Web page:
When my son (now almost 7) started preschool, the kids were talking about their parents professions and my son told his class that my job was to go to meetings and talk on the phone. That was pretty accurate.
When my son was born, I left my job as a corporate attorney and became a full-time mom. For 5 1/2 years, I was a stay-at-home mom and a professional volunteer. (About a year and a half ago, I rejoined the for-pay-work-force when I started my own consulting business for mission-driven organizations, Fridman Strategies.)
Whether due to sheer number of hours spent at and running meetings, training or innate ability, I have become a meeting maven!
Here are some basic rules for running meetings of volunteers or nonprofit boards:
1. Give Ample Notice with End Times: Set the date and time for a meeting as far in advance as possible. Tell your participants what time the meeting will end up front and make sure it is not more than 90 minutes after you starting time. People’s time is valuable and scheduling difficult. Make sure your volunteers know that you value and respect it. After 90 minutes people loose focus and productivity wanes.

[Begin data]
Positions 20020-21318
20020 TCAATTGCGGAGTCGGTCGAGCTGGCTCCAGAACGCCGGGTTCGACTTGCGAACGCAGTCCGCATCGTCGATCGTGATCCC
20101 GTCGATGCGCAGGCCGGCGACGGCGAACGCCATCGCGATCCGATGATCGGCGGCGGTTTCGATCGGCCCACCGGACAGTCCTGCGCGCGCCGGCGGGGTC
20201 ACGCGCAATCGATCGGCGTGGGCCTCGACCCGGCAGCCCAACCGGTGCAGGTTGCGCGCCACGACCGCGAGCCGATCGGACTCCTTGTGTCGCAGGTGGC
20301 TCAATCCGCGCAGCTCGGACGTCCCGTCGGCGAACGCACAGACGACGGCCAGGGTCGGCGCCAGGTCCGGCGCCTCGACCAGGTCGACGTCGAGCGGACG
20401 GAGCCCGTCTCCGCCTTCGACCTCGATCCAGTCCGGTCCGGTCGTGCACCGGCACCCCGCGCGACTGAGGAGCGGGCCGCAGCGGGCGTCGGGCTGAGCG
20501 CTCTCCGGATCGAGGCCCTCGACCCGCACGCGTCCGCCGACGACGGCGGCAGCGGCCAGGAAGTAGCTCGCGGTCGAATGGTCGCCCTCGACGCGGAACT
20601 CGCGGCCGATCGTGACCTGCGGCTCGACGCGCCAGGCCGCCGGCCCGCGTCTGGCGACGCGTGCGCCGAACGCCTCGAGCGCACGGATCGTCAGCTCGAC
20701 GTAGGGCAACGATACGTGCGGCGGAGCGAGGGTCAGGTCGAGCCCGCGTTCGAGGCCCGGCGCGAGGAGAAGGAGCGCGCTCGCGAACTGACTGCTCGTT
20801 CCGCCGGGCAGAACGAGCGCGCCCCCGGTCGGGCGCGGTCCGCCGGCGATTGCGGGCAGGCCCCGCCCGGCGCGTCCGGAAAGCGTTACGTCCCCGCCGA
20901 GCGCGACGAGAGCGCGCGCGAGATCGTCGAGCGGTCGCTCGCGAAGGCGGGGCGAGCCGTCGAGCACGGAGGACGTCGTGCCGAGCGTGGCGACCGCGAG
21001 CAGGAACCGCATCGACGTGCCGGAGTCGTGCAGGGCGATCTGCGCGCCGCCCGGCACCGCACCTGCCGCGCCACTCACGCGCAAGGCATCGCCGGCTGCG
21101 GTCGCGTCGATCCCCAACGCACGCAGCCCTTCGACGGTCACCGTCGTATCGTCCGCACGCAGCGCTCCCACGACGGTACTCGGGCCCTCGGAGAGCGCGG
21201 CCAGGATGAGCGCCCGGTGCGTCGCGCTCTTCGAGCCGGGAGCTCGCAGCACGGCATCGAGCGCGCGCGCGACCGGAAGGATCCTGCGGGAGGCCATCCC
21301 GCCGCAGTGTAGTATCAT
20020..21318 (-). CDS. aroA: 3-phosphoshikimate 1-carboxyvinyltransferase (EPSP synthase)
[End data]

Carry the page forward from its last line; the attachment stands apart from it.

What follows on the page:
2. Set an Inclusive Agenda: Set an agenda and send it out ahead of time to allow for contributions from participants. Agendas need to be adhered to with room for some deviations and flexibility as needed.
3. Give Clear Charges: Make sure everyone leaves the meeting understanding next steps, clearly delineated tasks and deadlines. (I believe in working boards and committees so almost no one should leave without something to do!)
4. Keep Everyone in the Loop: Send your meeting minutes out within 48 hours after your meeting so that people who could not attend are informed and to allow for comments from those in attendance while they still remember the meeting.
5. Say Thank You! Thank you is one of the most underutilized phrases in the nonprofit word. Say it every meeting. Say it after every interaction with a volunteer. You can’t say it enough!
People who lead meetings in the nonprofit world should think of themselves as project managers and think about how each meeting moves their project or projects closer to completion, but they must remember that unlike for-profit settings, people are not being paid to participate. As such, nonprofits have to be even more careful to ensure efficient, effective and thoughtful meetings and always appreciate the volunteers and their time.